Latest government document does not specifically mention Russia, but alludes to recent interference in Catalan crisis and Brexit
Spain’s latest National Security Strategy document, which sets out the risks to the country’s security and the means and measures to be taken in order to deal with them, will include for the first time the “misinformation campaigns” that are being attributed to Russia and that have been detected in last year’s US elections, the Brexit campaign and the Catalan crisis.
The document, which will be approved today by the Spanish Cabinet, does not specifically mention Russia, but experts have attributed the Kremlin as being behind much of the meddling that has been seen in recent years, which includes the publication of fake or manipulated news stories, followed by their widespread diffusion via automated social network accounts.
The Spanish government has been very careful when it comes to attributing this interference specifically to Russia, but it has gone so far as to confirm that 50% of the profiles that have been spreading fake news stories related to the Catalan independence drive come from servers in Russian territory, while another 30% were from Venezuela.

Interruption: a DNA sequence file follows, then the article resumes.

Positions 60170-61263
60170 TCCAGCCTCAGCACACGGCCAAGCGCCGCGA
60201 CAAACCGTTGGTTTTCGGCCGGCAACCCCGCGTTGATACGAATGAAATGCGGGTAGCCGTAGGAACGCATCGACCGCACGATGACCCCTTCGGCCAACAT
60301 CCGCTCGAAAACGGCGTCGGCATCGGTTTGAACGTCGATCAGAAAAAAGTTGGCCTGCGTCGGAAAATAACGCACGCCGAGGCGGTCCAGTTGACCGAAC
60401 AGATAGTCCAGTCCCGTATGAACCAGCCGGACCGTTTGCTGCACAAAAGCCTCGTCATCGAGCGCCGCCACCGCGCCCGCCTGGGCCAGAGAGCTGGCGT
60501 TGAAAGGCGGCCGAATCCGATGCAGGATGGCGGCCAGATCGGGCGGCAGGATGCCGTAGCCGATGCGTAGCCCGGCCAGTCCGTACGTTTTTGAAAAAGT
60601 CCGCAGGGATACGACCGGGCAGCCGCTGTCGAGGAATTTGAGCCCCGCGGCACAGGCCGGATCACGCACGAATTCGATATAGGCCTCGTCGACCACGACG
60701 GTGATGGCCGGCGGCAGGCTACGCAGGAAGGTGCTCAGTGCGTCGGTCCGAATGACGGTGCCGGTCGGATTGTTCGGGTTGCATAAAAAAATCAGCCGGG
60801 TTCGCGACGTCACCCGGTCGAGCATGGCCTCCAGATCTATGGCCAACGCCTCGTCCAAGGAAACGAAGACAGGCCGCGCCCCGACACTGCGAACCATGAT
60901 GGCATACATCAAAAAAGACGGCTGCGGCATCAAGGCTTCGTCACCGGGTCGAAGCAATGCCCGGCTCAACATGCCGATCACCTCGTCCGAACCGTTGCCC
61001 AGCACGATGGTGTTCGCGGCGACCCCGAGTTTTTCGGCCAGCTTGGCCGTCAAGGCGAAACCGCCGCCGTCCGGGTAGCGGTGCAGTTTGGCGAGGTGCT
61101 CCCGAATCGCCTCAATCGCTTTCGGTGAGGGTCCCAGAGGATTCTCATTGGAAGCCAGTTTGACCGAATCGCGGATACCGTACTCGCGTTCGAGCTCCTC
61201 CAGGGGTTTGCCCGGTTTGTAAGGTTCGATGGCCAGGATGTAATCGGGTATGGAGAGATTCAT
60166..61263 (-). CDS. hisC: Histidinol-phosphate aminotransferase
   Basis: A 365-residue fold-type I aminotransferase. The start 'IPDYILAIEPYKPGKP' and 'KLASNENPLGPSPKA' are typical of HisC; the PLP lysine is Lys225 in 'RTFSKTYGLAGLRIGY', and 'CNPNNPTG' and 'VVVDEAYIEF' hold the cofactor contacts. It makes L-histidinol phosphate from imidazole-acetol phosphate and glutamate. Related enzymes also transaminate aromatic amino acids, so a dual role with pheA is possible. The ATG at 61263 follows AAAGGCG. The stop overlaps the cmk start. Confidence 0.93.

The 2017 National Security Strategy, which replaces a 2013 document, does not go into great detail on this issue, but it does provide a new focus, pointing out that “misinformation campaigns are not an isolated incident but in fact form part of a planned strategy: the so-called hybrid war, which combines everything from conventional forces to economic pressure and cyberattacks. The text alludes to the triumph of so-called “post-truth,” which aims to prompt an emotional response disregarding any rigor for the facts.
Among the objectives of the Spanish government’s new strategy is an improvement in crisis management. The text recognizes the need to improve the coordination of the current architecture, under which the government counts on a series of bodies that support the National Security Council, which is presided over by Prime Minister Mariano Rajoy. The National Security Council has not met since January of this year, meaning that it was not involved in the major crises to hit Spain this year, including the jihadist attacks in Barcelona in August, which killed 16 people, and the unilateral declaration of independence in the Catalan parliament on October 27.
The second main aim of the strategy is to improve the country’s awareness of national security, by better informing the public of the risks that exist and the need to deal with them.
The government has stated that the document was agreed with the main opposition Socialist Party (PSOE) and center-right group Ciudadanos. PSOE sources have admitted that they made suggestions to a draft, but are unaware of the content of the definitive text.
English version by Simon Hunter.